Oh, yeah, sure, Mr. Parker claimed that for every idea in American Kenpo there is an opposite. But I don't know that he actually meant it. It has been said before, that we are a right hand dominant system, too, you know. Can both of those statements be true? I don't think so.

    And ... and ... and ... what would be reverse? A 'Live Hand' technique .... which ones are those?



    Actually, to my level of study, I have not found a left dead hand technique or strike, that I can recall. When looking to the setup of the Right hand strikes, I work forward with my left as the preceeding block. If we search for the opposite setup, I find a lot of right hand block/strike combinations, (Reversing Mace, Circling Destruction), but not many right block/left strike combinations.

    I mentioned above the 'Right Hand Dominance' of our system, although in jest, my level of training applies that here - perhaps, this is preventing me from seeing the answer.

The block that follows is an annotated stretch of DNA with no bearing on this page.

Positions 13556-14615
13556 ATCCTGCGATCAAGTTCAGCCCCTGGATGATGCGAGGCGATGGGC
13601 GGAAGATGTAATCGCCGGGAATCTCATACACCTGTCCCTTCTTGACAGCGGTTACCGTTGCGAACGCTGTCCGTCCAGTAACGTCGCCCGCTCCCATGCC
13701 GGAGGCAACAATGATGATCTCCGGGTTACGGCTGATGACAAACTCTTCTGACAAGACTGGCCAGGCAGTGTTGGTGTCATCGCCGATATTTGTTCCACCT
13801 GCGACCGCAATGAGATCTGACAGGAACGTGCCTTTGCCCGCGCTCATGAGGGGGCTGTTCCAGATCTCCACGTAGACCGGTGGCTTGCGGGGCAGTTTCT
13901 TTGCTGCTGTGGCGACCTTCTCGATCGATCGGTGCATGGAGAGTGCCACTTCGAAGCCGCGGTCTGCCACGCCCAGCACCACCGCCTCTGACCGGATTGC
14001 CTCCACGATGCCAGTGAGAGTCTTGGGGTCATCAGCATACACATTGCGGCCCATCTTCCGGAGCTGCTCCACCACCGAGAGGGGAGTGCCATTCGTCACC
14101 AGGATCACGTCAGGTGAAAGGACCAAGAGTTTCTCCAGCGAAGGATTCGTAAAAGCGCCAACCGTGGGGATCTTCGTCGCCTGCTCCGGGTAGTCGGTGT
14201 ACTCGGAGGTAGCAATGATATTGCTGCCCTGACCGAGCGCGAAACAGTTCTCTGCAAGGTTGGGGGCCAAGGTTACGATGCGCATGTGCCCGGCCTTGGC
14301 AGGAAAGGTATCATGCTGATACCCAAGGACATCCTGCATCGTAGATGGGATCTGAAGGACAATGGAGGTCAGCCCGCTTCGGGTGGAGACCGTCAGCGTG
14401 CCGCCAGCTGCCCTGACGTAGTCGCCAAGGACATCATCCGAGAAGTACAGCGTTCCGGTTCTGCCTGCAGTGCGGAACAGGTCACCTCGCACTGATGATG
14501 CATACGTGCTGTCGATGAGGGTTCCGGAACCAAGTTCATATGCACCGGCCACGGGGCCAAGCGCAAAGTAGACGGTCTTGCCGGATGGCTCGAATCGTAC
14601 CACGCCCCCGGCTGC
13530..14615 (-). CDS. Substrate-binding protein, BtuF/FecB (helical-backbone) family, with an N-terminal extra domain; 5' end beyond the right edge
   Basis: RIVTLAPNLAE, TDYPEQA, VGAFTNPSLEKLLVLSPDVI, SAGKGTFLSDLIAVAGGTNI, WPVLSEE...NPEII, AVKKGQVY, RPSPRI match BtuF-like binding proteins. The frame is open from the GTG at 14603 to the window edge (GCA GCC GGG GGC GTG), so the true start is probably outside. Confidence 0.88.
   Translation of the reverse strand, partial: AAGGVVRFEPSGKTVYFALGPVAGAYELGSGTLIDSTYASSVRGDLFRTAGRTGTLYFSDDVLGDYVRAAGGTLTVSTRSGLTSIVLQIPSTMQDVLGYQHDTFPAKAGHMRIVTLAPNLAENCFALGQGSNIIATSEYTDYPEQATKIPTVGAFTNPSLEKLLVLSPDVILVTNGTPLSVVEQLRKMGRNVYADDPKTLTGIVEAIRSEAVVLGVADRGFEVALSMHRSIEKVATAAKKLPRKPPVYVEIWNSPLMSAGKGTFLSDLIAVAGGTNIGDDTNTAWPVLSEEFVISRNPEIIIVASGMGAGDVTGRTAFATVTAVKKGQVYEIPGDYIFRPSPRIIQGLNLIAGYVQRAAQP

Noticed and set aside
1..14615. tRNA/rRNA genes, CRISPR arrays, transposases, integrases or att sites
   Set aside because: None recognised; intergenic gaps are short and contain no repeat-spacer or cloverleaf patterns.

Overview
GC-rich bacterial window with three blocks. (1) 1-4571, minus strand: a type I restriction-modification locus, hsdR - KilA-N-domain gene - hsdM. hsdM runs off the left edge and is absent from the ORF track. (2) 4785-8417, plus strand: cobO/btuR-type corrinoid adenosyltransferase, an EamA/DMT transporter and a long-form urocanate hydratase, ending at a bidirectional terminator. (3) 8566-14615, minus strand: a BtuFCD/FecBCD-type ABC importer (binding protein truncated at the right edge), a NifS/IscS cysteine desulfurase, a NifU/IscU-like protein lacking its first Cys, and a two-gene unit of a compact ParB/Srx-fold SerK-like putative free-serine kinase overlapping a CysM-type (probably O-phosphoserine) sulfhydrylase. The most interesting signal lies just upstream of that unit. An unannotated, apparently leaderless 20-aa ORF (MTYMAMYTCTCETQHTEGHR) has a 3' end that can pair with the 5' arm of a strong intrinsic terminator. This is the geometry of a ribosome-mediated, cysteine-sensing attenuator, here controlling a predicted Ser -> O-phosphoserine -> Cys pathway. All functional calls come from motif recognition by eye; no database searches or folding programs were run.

Well to me that is "Opposites" and also really important in Kenpo. We could talk about that for days too, LOL.

    The opposite of a right reverse punch a left reverse punch? or possibly a left back kick? makes you think
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    Default Re: Dead Hand in Kenpo

    Quote Originally Posted by michaeledward View Post


    I am not certain that I have bought into the idea that 'category completion' means that I have do the dead hand thing on the left, if I do it on the right.
    Fair enough.

    Oh, yeah, sure, Mr. Parker claimed that for every idea in American Kenpo there is an opposite. But I don't know that he actually meant it. It has been said before, that we are a right hand dominant system, too, you know. Can both of those statements be true? I don't think so.
    I think so. Right dominant in that the right does things MORE OFTEN than the left. We only need to do something ONCE with the other side to complete the category.